Abused Women Struggle With More Severe Menopause Symptoms: Study

Abused Women Struggle With More Severe Menopause Symptoms: Study

Abused Women Struggle With More Severe Menopause Symptoms: Study

Doctors should seek evidence and encourage patients to report verbal or physical batterings, expert says

SOURCE: North American Menopause Society, news release, Sept. 30, 2015

WEDNESDAY, Sept. 30, 2015 (HealthDay News) -- Older women who suffer abuse may have more severe menopause symptoms, a new Mayo Clinic study suggests.

In particular, researchers found a strong correlation with verbal and emotional abuse and menopause-related problems.

The study included more than 3,700 women who provided information about symptoms they experienced when their monthly periods ended. These included hot flashes and night sweats, sleep problems, sexual dysfunction, bowel/bladder problems, and thinking and memory problems.

The women also reported any physical, sexual and emotional/verbal abuse. About 7 percent had suffered at least one form of abuse within the previous year. Of those, verbal/emotional abuse was reported most often (97 percent), followed by physical abuse (13 percent) and sexual abuse (4 percent), the researchers say.

Compared to those who did not suffer abuse, women who reported any type of abuse had higher average menopause symptom scores and higher scores for each of the menopause symptoms, with the exception of hot flashes and nights sweats, according to the study authors.

"We found that those reporting abuse in the last year had higher mean total MSB (menopausal symptom bother) scores and higher scores for each of the identified menopause symptoms with the exception of hot flashes and night sweats," said Dr. Stephanie Faubion, director of the Mayo Clinic Office of Women's Health. "In particular, we found a strong correlation with verbal and emotional abuse."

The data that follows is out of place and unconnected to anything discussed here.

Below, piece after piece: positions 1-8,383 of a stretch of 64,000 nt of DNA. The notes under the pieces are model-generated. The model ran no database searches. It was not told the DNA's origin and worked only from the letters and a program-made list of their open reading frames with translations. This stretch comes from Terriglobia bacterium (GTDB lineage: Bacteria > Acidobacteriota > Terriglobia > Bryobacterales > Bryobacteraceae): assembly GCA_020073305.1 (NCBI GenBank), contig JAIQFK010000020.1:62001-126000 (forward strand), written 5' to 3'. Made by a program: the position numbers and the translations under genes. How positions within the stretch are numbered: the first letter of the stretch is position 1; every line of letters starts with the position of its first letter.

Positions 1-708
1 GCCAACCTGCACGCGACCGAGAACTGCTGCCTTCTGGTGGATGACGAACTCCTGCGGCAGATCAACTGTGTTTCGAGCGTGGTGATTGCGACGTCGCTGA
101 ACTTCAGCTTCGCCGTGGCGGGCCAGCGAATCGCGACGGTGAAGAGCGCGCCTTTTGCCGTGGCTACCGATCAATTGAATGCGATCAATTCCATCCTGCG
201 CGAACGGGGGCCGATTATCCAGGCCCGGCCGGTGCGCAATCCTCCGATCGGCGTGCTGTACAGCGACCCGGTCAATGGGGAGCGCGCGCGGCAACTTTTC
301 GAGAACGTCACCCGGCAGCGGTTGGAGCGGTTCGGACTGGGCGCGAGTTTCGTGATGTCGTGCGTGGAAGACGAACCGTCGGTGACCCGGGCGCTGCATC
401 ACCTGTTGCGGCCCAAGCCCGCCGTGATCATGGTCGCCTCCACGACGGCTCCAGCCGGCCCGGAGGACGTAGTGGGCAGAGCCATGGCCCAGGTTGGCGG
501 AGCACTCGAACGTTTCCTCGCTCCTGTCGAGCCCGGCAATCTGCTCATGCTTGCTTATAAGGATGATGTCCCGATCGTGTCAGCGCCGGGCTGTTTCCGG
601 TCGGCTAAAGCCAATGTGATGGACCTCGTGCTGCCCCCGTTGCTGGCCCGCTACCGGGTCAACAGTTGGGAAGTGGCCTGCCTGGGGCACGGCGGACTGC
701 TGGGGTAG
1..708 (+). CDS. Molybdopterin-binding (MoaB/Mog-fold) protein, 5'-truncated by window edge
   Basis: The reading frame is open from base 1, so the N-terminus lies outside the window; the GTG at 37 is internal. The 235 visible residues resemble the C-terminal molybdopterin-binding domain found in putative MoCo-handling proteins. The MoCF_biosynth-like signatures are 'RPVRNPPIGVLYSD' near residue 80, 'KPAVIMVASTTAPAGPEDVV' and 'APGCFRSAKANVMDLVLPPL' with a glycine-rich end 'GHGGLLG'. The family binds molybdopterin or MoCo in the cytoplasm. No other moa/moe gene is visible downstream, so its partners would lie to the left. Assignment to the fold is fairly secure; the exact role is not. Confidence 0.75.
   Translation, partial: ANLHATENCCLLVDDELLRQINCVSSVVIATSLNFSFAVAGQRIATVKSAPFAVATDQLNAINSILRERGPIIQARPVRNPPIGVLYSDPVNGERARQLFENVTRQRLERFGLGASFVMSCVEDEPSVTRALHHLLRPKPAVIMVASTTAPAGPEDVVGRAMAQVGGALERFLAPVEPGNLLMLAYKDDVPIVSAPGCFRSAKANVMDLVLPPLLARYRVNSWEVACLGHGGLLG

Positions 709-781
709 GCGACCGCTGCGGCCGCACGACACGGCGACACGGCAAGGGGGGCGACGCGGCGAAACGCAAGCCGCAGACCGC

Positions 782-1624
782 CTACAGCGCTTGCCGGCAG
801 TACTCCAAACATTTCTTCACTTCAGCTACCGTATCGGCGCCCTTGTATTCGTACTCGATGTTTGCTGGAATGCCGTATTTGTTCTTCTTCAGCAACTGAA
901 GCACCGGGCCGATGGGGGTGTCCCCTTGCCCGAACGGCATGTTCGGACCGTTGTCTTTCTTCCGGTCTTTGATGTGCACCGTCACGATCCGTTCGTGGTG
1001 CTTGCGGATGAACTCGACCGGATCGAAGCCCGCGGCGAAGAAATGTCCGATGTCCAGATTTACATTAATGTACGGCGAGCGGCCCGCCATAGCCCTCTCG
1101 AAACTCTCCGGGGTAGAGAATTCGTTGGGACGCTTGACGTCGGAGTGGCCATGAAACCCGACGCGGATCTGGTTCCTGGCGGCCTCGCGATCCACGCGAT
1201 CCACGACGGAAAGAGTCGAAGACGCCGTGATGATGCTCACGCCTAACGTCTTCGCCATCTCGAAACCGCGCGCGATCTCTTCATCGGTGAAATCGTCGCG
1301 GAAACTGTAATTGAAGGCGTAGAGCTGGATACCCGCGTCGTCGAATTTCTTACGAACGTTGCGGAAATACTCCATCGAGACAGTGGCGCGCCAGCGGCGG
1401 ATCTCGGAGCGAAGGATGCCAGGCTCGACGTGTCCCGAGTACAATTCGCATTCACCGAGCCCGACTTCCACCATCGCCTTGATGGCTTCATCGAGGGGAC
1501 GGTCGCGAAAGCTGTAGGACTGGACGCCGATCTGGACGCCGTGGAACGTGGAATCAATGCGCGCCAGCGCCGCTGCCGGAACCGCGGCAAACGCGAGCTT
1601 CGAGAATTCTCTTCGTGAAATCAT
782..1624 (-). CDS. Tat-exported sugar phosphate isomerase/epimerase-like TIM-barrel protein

However, the researchers only found an association between abuse and menopause symptoms, and not a cause-and-effect link.

The findings were to be presented Wednesday at the annual meeting of the North American Menopause Society in Las Vegas. The results should be considered preliminary until published in a peer-reviewed medical journal.

"This study highlights the need for health care providers to find ways to allow and encourage women to report abuse," Dr. Wulf Utian, executive director of the menopause society, said in a society news release.

More information

The American Academy of Family Physicians has more about menopause.

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